How self-directed learning can be counterproductive if not done strategically

There is no doubt AI has its part to play in today’s L&D but, says Mike Baker, line manager intervention and the human touch continue to be irreplaceable

Imagine yourself in a sweet shop. With so much on offer, you can be paralysed with indecision, then go ahead and grab a random selection of treats – or maybe just your favourite one and later wish you’d picked slightly differently. 

In a self-directed learning scenario, it can feel similar – so much choice, where should the learner start? What is the right content for that moment in time? 

Self-directed learning has been a powerful strategy for many organisations as it gives learners a sense of control over their development, so that they feel empowered to direct their own professional growth. Employees can build and manage their learning experience based on their personal needs and interests. 

But opening a rich library of learning content to all employees, giving unlimited access and expecting their curiosity to drive their personal growth – and in turn the organisation’s evolution – isn’t enough. In fact, it could have a negative impact and create chaos, rather than learning harmony, between the business and the individual. 

The era of career adventure

Today’s world of work is incredibly dynamic. Now more than ever, a smart, self-directed learning strategy has the potential to fuel organisational growth. It’s about closing the gap between what an employee wants and what the company needs. 

A career ladder is no longer the norm. There are often multiple routes of progression, as well as opportunities for employees to pivot, using transferable skills in a new or adapted role that fits the current needs of the business. A person’s career can take many twists and turns – and it can be within an organisation itself through a clever internal mobility approach tied to learning and progression.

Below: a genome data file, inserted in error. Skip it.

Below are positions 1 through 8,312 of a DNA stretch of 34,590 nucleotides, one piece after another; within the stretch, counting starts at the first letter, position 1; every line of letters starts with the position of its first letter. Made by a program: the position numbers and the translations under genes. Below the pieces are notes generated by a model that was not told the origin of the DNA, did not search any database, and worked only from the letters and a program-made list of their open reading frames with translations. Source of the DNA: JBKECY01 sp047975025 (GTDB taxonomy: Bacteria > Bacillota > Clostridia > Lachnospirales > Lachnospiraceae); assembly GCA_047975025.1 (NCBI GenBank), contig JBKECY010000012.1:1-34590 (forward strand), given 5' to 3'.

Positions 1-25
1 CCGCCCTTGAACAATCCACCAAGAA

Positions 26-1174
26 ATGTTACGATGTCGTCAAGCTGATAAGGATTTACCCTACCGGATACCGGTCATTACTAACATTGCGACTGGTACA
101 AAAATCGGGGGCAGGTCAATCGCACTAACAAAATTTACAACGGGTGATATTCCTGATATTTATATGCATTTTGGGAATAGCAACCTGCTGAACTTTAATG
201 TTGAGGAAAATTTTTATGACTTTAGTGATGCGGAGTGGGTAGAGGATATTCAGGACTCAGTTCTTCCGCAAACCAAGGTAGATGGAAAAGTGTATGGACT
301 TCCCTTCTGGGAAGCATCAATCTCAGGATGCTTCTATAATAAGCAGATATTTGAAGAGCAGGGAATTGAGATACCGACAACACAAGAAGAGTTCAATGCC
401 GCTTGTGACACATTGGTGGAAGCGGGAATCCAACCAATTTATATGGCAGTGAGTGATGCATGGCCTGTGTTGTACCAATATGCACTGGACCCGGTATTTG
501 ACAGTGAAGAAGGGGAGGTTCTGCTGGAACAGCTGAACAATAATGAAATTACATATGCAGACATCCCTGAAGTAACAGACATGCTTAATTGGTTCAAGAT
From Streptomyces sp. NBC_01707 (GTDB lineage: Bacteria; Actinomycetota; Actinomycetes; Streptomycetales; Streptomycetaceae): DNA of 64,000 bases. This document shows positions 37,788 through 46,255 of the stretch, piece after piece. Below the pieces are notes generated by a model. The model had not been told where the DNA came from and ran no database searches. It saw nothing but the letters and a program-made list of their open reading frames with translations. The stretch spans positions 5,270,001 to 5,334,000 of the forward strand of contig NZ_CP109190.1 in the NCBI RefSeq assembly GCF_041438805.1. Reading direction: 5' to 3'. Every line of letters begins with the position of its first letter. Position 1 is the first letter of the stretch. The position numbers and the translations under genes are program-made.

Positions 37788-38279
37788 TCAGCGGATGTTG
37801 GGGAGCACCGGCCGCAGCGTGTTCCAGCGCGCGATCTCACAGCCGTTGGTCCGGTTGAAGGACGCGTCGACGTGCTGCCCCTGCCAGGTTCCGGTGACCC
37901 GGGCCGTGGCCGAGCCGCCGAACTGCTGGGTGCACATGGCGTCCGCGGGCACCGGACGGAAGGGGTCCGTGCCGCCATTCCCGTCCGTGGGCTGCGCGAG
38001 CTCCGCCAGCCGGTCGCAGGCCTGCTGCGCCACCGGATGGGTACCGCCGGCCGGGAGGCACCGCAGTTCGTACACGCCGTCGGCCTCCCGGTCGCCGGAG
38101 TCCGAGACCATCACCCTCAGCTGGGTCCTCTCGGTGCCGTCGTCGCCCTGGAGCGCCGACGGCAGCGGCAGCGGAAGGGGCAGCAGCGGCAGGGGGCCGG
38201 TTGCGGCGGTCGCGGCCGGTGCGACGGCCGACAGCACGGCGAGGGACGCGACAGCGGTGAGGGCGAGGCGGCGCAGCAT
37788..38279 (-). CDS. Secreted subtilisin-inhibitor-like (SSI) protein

The disruption generative artificial intelligence (AI) has had on companies in 2023 has had an impact on many. It has helped bring efficiencies to the workforce, which remoulds people’s roles, taking away monotonous tasks and increasing the emphasis on activity that requires a human touch. There are also many organisations that have developed their service and product offering in the age of AI, which again impacts the workforce. This brings an increased and more urgent need for businesses to have to rejig teams, as well as upskill or reskill employees. 

AI is both the challenge and the solution 

As much as AI technology has created challenges for the workforce, it is also the major driver of change and innovation. The AI transformation that many organisations are undergoing will cut across all departments, in many ways – and that includes HR and L&D. 

As we know, AI has the power to analyse and make conclusions on millions of data points and, in a learning setting, that becomes hugely powerful. Everyone has a unique set of skills, career history and interests. AI has the power to help guide individuals on a path unique to them, by understanding career routes taken by others before them, opportunities in the organisations and the potential of the individual. Traditionally, line managers would have this responsibility, but as careers are rarely linear AI can assist in guiding and inspiring people, showing managers and individuals what’s possible and transforming career progression. 

The workforce wants this technology. According to Cornerstone’s 2023 Talent Mobility Study, 80 per cent of employees admitted to preferring to use self-service technology to explore career opportunities. It ties back to the feeling of empowerment over their career and growth. But it’s not just about technology doing all the work. Cornerstone’s research found that 50 per cent of employees believe a manager who provides them with career opportunities could improve an unsatisfactory work situation. So, as much as AI does much of the heavy lifting, for self-directed learning and career discussions to be impactful, they require a human touch and a strong relationship between people and their line managers. 

Self-directed learning without a strategy

As with my earlier analogy, if you open a sweet shop of learning content with no strategic approach to back it, your people will soon run into challenges. Their handpicked selection may not be useful in their career progression, causing difficult conversations with line managers. They may just ignore invitations to learning opportunities, thinking it all too much. Or they may get lost in the content and get frustrated. It’s a no-win situation for all involved – the people, the managers and the organisation. 

Like many things in life, instant gratification is great but when something tracks to a bigger goal, there is more satisfaction to be had. AI has the power to curate the perfect selection of learning content, show how this fuels an individual’s career trajectory and help make conversations between people and their managers more motivating and positive. This, in turn, creates an organisation that is more resilient, has more sustainable talent pipelines and is able to make structural changes faster and data driven. Self-directed learning performed correctly and strategically has huge ripple effects.  

Mike Baker is group VP for sales and account management EMEA at Cornerstone